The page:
Blue Channel Limitations


Today’s Question: In “Evaluating Photos” you talk about the blue channel being the weakest channel. Is there anything I can do in camera to strengthen that?

Tim’s Quick Answer: Not really. Creating a good exposure, or even better an exposure that is as bright as possible without losing highlight details, will help ensure a relatively “strong” blue channel. But the blue channel in an RGB image will still generally be the “weakest” of the three channels in terms of overall quality.

More Detail: In general you will find that wavelengths of light that fall into the “green” range will generally be strongest in a photographic scene, with the “red” range typically being second. The “blue” range is generally the weakest. This is partly because more green and red light tends to be reflected in typical photographic scenes, and partly because image sensors (and the human visual system) are less responsive to blue light.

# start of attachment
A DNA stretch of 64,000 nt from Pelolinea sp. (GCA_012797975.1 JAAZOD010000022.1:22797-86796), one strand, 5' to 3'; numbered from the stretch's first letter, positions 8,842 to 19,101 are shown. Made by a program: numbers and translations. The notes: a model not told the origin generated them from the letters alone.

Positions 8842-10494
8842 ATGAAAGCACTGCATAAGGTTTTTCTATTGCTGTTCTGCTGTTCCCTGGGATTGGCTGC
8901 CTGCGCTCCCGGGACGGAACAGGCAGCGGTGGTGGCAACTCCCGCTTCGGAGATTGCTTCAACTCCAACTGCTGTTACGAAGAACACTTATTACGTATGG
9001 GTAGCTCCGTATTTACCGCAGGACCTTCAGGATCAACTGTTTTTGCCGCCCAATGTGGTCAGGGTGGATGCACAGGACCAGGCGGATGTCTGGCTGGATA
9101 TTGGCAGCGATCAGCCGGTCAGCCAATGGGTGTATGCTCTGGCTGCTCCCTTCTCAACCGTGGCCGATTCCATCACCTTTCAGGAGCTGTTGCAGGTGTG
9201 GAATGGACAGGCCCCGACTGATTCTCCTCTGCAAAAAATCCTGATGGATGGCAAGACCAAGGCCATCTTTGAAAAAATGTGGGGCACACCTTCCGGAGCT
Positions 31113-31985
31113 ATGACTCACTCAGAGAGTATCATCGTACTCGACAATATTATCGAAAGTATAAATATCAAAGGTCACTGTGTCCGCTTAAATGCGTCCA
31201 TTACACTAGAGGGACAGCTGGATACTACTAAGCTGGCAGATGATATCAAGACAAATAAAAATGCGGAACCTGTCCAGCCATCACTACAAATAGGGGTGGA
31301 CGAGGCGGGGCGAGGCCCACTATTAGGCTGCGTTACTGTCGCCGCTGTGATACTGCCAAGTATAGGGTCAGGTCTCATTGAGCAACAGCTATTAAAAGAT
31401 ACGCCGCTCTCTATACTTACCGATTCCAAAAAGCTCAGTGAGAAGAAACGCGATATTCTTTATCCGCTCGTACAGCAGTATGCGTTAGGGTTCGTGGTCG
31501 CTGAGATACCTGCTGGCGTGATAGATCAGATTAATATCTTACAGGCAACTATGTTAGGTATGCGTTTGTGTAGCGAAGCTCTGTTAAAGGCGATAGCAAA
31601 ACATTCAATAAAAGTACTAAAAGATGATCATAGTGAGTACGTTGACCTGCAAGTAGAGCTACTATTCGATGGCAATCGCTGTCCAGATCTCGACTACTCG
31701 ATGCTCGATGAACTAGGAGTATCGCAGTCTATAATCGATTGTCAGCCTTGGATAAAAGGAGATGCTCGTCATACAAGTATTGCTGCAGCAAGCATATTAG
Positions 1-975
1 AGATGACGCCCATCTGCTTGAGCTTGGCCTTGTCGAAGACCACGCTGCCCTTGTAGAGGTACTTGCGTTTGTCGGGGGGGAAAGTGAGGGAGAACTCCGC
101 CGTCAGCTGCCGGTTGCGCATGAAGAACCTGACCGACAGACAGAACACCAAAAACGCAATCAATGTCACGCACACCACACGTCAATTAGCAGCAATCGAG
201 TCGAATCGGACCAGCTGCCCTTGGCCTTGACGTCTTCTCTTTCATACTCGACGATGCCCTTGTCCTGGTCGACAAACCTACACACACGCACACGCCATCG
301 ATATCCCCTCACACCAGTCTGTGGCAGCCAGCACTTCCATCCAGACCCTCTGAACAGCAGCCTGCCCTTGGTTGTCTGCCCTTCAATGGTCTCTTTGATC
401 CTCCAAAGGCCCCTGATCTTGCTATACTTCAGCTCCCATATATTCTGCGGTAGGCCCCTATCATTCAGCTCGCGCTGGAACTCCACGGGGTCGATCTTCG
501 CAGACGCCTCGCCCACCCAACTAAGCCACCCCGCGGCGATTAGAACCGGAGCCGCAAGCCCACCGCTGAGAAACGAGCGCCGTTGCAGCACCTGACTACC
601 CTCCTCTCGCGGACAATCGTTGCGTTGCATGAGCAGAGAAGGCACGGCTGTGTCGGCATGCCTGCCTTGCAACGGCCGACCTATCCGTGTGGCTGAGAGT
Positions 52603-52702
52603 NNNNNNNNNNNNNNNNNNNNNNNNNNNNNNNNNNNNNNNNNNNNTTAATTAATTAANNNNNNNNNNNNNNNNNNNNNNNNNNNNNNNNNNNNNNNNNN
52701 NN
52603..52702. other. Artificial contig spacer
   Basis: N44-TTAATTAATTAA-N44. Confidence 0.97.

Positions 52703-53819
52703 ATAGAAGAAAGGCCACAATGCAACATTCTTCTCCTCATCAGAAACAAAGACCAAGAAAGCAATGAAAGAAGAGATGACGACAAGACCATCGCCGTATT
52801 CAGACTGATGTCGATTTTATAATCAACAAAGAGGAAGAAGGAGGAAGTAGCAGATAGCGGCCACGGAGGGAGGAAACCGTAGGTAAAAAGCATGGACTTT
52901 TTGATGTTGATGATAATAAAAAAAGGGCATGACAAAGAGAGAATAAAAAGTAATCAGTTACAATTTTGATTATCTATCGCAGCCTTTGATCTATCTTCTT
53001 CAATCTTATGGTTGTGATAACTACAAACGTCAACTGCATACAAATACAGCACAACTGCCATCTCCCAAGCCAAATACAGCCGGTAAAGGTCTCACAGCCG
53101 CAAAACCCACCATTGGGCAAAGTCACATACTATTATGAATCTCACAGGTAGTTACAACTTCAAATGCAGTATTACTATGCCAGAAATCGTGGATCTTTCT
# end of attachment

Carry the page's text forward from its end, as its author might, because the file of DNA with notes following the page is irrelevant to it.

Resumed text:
As a result, you’ll often find that the blue channel in an RGB (red, green, blue) image tends to be the weakest channel, with more noise and less overall detail than the other two channels. When the photograph was captured under relatively bright lighting conditions, the relative lack of quality in the blue channel won’t represent a serious problem. But when noise (and lack of detail) in an image is of particular concern, the blue channel is likely to be a significant contributor to the problem.

While there isn’t much you can do other than ensuring an optimal exposure, it is worth being aware of the potential for challenges with the blue channel, and to review all of the channels as noted in the “Evaluating Photos” course in the GreyLearning library.

If you’re not already a GreyLearning subscriber, you can sign up for the “Everything” bundle to gain access to the “Evaluating Photos” course as well as all of the other courses in the library. You can get more details here: